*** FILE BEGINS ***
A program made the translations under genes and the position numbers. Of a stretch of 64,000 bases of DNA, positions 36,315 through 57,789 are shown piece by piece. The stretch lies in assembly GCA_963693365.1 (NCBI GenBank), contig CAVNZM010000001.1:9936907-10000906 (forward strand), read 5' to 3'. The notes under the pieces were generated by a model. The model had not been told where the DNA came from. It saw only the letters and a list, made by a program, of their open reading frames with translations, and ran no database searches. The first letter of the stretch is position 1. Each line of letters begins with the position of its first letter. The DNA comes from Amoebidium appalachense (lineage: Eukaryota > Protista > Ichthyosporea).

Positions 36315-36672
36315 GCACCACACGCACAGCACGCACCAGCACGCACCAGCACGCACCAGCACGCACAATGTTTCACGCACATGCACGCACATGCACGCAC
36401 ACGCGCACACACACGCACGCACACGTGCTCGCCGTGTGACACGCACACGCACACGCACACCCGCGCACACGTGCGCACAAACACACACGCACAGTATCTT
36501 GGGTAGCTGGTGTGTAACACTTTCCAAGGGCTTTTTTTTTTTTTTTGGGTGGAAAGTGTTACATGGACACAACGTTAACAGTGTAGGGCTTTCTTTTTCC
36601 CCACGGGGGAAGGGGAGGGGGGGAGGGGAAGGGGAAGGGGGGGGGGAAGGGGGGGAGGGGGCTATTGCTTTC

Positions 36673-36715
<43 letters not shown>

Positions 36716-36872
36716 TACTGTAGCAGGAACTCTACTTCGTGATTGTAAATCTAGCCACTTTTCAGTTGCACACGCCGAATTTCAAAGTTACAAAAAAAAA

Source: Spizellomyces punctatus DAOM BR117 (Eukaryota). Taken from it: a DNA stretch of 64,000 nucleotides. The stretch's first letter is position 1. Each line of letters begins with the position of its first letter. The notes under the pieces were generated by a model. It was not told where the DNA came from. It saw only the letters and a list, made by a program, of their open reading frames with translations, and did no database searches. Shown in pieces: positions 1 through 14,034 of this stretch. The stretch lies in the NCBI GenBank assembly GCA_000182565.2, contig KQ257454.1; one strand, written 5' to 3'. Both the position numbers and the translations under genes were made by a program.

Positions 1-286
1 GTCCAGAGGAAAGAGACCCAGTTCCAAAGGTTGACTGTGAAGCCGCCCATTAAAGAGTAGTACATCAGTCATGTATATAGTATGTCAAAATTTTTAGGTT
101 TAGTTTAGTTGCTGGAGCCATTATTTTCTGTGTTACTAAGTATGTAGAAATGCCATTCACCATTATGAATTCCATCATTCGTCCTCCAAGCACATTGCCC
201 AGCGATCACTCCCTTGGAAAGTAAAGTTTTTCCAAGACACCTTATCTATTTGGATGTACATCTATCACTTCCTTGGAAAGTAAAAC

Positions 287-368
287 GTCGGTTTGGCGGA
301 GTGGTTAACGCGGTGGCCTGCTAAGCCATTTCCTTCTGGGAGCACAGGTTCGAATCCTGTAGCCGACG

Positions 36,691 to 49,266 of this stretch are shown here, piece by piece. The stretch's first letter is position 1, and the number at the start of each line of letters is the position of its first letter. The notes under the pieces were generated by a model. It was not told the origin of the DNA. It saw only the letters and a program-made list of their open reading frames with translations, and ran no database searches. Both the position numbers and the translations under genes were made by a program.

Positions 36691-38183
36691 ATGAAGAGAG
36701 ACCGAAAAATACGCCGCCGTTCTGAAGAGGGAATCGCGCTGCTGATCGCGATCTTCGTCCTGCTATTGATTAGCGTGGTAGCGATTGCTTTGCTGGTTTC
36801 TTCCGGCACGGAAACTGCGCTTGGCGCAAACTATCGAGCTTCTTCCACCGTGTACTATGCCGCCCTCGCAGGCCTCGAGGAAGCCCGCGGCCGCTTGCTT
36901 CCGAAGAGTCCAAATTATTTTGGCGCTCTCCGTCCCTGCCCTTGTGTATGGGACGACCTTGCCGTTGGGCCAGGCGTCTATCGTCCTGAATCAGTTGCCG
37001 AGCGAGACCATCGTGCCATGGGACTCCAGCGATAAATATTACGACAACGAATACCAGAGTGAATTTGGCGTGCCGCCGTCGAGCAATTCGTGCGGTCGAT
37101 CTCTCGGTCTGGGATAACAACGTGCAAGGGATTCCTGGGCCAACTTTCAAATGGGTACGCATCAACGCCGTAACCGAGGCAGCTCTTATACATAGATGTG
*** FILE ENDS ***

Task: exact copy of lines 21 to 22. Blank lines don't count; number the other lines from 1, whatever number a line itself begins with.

36691 ATGAAGAGAG
36701 ACCGAAAAATACGCCGCCGTTCTGAAGAGGGAATCGCGCTGCTGATCGCGATCTTCGTCCTGCTATTGATTAGCGTGGTAGCGATTGCTTTGCTGGTTTC